All nursing staff involved in the measuring and monitoring of temperature in the Paediatric Critical Care Unit should be familiar with this nursing procedural guideline.

  • Non-sterile gloves
  • Disposable apron
  • Suitable monitoring module and probe (E.g. Phillips monitor) (Fig1)

Fig 1. Phillips monitor

Equipment for catheterisation if appropriate urinary catheter with thermistor not already in situ (aseptic technique following ANTT):

  • Sterile dressing pack
  • Sterile gloves
  • Sterile foil bowl
  • Disposable apron
  • 0.9% Sodium chloride  – for cleansing
  • Sterile lubricant gel – with local anaesthetic (E.g. Instagel®)
  • Adhesive tape for fixing catheter or Clinfix®
  • 5ml syringe & sterile water – for catheter balloon



Before any patient ‘handling’ or checking of monitoring probes, wash hands thoroughly with appropriate antibacterial skin cleanser and don apron and non-sterile gloves. Utilising an ANTT approach, prepare the child and equipment in order to protect all key parts and sites.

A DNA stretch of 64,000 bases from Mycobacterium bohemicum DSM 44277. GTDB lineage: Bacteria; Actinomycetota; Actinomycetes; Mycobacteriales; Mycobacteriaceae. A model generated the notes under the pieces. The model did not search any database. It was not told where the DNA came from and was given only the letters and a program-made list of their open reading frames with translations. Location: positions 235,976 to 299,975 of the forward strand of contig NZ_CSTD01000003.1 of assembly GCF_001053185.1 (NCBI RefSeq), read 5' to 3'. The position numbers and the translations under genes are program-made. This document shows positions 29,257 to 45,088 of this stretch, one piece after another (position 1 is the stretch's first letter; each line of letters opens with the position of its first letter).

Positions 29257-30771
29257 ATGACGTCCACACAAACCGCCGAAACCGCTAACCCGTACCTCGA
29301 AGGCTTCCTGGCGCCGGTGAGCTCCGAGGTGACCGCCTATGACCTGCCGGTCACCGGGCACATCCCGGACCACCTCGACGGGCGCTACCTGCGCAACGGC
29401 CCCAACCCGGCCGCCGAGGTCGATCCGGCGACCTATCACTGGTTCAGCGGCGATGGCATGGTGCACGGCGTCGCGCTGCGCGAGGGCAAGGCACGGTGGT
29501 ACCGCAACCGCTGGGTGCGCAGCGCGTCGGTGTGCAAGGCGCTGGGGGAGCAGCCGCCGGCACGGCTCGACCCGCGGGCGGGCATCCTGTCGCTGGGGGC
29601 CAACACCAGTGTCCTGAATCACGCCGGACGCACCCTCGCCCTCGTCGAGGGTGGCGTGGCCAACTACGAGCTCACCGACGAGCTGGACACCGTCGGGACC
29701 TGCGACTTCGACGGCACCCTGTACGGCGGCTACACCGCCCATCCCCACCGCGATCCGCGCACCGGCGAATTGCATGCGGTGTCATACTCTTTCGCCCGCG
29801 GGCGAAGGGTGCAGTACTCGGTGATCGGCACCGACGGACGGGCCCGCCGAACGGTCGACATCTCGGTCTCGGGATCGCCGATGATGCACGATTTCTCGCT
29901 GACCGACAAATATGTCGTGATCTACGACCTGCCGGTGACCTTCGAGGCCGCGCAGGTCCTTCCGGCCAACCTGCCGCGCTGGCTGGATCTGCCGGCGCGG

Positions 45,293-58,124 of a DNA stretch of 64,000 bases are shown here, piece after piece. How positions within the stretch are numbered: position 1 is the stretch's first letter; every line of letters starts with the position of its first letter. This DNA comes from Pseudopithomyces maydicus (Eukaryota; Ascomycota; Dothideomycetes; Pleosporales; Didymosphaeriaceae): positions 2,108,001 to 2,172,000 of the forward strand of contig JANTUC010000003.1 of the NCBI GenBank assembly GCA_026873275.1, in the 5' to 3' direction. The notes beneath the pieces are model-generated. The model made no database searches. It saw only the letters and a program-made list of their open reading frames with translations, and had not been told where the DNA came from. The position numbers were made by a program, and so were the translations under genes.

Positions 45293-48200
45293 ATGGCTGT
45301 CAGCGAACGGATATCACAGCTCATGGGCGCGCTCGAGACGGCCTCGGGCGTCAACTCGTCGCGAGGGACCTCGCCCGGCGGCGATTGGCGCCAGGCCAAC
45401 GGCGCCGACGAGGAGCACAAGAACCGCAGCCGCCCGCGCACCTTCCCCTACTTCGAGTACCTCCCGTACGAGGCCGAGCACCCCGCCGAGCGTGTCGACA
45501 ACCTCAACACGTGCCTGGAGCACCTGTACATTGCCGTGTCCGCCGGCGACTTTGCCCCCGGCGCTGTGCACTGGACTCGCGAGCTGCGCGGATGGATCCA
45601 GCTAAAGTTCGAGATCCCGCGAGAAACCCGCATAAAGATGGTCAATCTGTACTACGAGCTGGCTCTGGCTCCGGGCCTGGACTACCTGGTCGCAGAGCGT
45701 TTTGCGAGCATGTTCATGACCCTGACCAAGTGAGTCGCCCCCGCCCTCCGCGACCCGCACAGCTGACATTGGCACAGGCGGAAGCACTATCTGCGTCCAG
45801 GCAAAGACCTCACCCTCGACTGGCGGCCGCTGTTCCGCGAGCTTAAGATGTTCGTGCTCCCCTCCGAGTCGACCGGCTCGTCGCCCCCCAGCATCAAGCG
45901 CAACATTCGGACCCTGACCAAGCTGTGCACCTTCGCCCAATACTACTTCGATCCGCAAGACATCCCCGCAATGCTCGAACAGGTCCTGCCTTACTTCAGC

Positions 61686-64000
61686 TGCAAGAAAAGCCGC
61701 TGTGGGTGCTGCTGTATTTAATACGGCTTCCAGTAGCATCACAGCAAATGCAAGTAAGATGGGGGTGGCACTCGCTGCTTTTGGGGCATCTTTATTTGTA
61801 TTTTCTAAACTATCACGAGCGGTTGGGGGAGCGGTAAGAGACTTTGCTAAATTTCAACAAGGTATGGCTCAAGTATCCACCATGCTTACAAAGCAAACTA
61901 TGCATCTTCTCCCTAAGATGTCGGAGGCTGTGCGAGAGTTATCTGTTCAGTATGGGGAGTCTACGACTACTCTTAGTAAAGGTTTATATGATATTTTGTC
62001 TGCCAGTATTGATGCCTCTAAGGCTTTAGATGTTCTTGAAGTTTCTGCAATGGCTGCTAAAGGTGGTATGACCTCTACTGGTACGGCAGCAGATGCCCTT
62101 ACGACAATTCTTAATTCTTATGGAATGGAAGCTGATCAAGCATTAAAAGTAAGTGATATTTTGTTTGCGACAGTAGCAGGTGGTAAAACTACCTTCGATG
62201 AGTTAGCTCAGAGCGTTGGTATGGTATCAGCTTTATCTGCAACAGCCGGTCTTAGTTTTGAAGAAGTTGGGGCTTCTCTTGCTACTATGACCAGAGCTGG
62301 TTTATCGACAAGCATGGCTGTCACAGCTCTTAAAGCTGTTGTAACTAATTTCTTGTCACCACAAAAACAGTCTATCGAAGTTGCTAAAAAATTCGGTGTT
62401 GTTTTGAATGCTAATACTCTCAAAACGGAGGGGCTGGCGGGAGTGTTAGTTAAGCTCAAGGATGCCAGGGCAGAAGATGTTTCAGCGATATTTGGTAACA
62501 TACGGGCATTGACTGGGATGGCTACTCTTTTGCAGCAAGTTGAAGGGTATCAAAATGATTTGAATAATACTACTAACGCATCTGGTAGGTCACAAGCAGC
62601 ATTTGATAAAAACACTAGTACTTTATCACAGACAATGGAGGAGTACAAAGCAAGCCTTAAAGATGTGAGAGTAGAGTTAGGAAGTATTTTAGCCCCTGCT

To minimise the risk of cross infection.

If the infant or child has been admitted to Paediatric Critical care with an appropriate adapted indwelling urinary catheter then connect the temperature probe into the specific monitoring module

Provide age appropriate explanation to child (where applicable) and/or parents.

To get an initial and baseline temperature recording.


To ensure the child (and parent) understand need for and consent to continued indwelling bladder probe use.

If no urinary catheter in situ and bladder temperature monitoring is required, then select appropriate catheter (see equipment & Fig. 2) and insert.  (see separate guidance for urinary catheterisation).


Using an evidence-based guideline for urinary catheter insertion & care of urinary catheter should minimise the risk of associated complications such as urethral trauma, pain and cross infection.